San José, Costa Rica, since 1956
Border dispute

VIDEO: Costa Rican officials present new evidence of alleged damage to its territory by Nicaraguan workers

Costa Rican officials on Tuesday afternoon shared with members of the press photos and video taken on Nov. 10 that allegedly shows Nicaraguan workers using chainsaws to remove trees in Costa Rican territory, near the two countries’ border.

The images, made public by Costa Rica’s ministers of foreign relations and public security, Manuel González and Celso Gamboa, respectively, also show a dredging boat on the Río San Juan that – according to González – is eroding the riverbank on Costa Rica’s side of the border. The ministers accused Nicaragua of attempting to widen the river – which serves as a natural border between the two neighbors – along a 7 kilometer-stretch.

Nicaragua’s Foreign Minister Samuel Santos last Saturday told reporters in his country that crews are working “to provide maintenance to the river.”

“The dredgers are eroding the Costa Rican side of the riverbank. If [Nicaragua] wants to widen the river, they should do so on their side of the border,” González said at a press conference Tuesday following a weekly Cabinet meeting at Casa Presidencial.

He also denied Nicaragua’s argument that Costa Rica is trying to lay claim to river rights “beyond the navigation rights outlined by [a bilateral] treaty and ratified by the International Court of Justice at The Hague.”

Video also appears to show ongoing dredging of the river supervised by former guerrilla leader Edén Pastora, known as “Comandante Cero.” At one point in the video, a worker states that the group was hired by the Nicaraguan government to “clear” the San Juan’s banks.

González countered recent statements by Nicaraguan President Daniel Ortega claiming the work is not affecting Costa Rican territory.

“They [the Nicaraguan government] say that none of their employees are on Costa Rican territory, but here they are in Costa Rican territory,” González said as he showed reporters the images.

Gamboa said Costa Rican President Luis Guillermo Solís had given authorities the order to arrest anyone found conducting illegal activities inside Costa Rican territory.

Costa Rica will add the new evidence to ongoing cases against Nicaragua at the world court in the Netherlands. The court had previously ordered both countries to refrain from any activity in a disputed border area that might aggravate the tense situation.

In March, a group of experts from the Convention on Wetlands of International Importance (Ramsar), including specialists in hydrology and marine biology, confirmed that Nicaragua’s dredging of two artificial canals in Costa Rica’s northeastern territory had caused considerable environmental damage to protected wetlands.

The legal dispute between Nicaragua and Costa Rica will resume next year as both parties are scheduled to present new evidence and to appear for hearings at The Hague in February and March, González said.

Costa Rican National Police officers on Nov. 10 interview Nicaraguan workers on Costa Rica’s side of the San Juan River, according to officials.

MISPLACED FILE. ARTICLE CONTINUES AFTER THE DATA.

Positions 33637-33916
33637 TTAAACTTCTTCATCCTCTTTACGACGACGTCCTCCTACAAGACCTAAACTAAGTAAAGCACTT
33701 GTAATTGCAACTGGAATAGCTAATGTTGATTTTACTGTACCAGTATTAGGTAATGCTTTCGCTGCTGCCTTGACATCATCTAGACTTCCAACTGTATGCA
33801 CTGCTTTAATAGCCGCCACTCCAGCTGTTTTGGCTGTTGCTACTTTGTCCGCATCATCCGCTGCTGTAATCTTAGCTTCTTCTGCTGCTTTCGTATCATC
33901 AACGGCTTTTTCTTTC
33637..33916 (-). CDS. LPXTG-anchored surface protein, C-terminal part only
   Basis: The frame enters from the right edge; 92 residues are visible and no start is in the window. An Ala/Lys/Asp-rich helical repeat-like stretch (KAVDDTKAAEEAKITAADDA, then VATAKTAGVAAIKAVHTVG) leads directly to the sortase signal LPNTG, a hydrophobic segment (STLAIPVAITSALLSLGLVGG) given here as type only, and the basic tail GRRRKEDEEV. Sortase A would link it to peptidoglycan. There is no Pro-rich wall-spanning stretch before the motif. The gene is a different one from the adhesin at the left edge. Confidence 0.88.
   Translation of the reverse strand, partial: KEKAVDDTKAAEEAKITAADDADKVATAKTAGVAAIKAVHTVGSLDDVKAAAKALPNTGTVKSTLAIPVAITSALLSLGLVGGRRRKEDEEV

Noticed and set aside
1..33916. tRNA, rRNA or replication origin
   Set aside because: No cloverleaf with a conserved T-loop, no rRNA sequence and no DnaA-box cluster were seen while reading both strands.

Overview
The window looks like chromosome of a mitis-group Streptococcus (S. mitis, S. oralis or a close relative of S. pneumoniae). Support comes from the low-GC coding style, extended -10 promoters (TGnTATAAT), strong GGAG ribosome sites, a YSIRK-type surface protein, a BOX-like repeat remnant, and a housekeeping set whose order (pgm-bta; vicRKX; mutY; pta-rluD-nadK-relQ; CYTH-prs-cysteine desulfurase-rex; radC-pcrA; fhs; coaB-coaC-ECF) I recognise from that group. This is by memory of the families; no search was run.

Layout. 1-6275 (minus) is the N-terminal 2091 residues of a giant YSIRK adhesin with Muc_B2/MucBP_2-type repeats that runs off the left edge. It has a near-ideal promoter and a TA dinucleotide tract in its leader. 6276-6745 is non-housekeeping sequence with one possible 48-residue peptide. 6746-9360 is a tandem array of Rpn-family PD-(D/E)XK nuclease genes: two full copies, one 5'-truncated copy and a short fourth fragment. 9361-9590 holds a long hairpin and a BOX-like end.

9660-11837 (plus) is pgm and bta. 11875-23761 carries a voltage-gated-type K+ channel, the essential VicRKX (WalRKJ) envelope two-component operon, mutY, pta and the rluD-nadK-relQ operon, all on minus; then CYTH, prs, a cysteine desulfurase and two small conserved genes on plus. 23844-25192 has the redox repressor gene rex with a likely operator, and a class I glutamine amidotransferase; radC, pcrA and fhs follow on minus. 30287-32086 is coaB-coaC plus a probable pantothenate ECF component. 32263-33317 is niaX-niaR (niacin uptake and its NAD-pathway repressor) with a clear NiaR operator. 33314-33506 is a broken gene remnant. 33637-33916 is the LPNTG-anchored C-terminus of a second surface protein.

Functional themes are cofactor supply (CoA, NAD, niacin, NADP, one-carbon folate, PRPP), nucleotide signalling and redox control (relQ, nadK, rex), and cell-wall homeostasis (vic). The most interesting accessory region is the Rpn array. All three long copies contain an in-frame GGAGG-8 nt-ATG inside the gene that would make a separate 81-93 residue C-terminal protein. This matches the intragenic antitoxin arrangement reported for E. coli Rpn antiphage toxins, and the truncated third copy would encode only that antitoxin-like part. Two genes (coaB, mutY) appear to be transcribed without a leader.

(Courtesy of Casa Presidencial)

Costa Rican police on Nov. 10 encounter workers in boats and dredges who claimed they were hired by the Nicaraguan government to clear the riverbanks of the Río San Juan.

(Courtesy of Casa Presidencial)

Costa Rica claims that a dredge supervised by former guerrilla leader “Comandante Cero” is eroding the Costa Rican side of the San Juan riverbank.

(Courtesy of Casa Presidencial)

Costa Rica accused Nicaragua on Tuesday of attempting to widen the San Juan River.

(Courtesy of Casa Presidencial)

Photos taken on Nov. 10 by Costa Rican authorities appear to show destruction caused by illegal logging in Tico territory.

(Courtesy of Casa Presidencial)

Contact L. Arias at larias@ticotimes.net

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Ken Morris

I’ll admit that I’m puzzled by Nicaragua’s motives, since I don’t understand what it expects to get out of this latest apparent violation of Costa Rican territory. My main guess is that we will only know the motives later–usually Nicaragua has a strategy–and a wild preliminary guess is that Nicaragua is using this as a diversionary tactic to deflect Costa Rica’s attention away from something else.

However, I’m more than puzzled by Costa Rica’s reaction, almost alarmed. We’re talking at most a few feet of a river bank where next to nobody lives. Maybe battling things like this have to be done to strengthen Costa Rica’s overall case, and maybe this is just a perfunctory complaint by Costa Rica, but if Costa Rica is seriously annoyed and wasting much time or effort on this, it is really majoring in the minors.

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Mark Kahle

While not taking sides, I could swear that Costa Rica is wasting time on this. The waterway belongs to Nicaragua. Rights to navigation are shared with Costa Rica. The law here says that a waterway consists of the high water mark plus 50 meters on both sides of the river. I was told this when I wanted to build beside a small stream… high water mark plus 25 meters.

If Costa Rica wants to have it both ways they need to change their own law. I saw no one in the video that was more inland than our very own law describing waterway as high water plus 50 meters.

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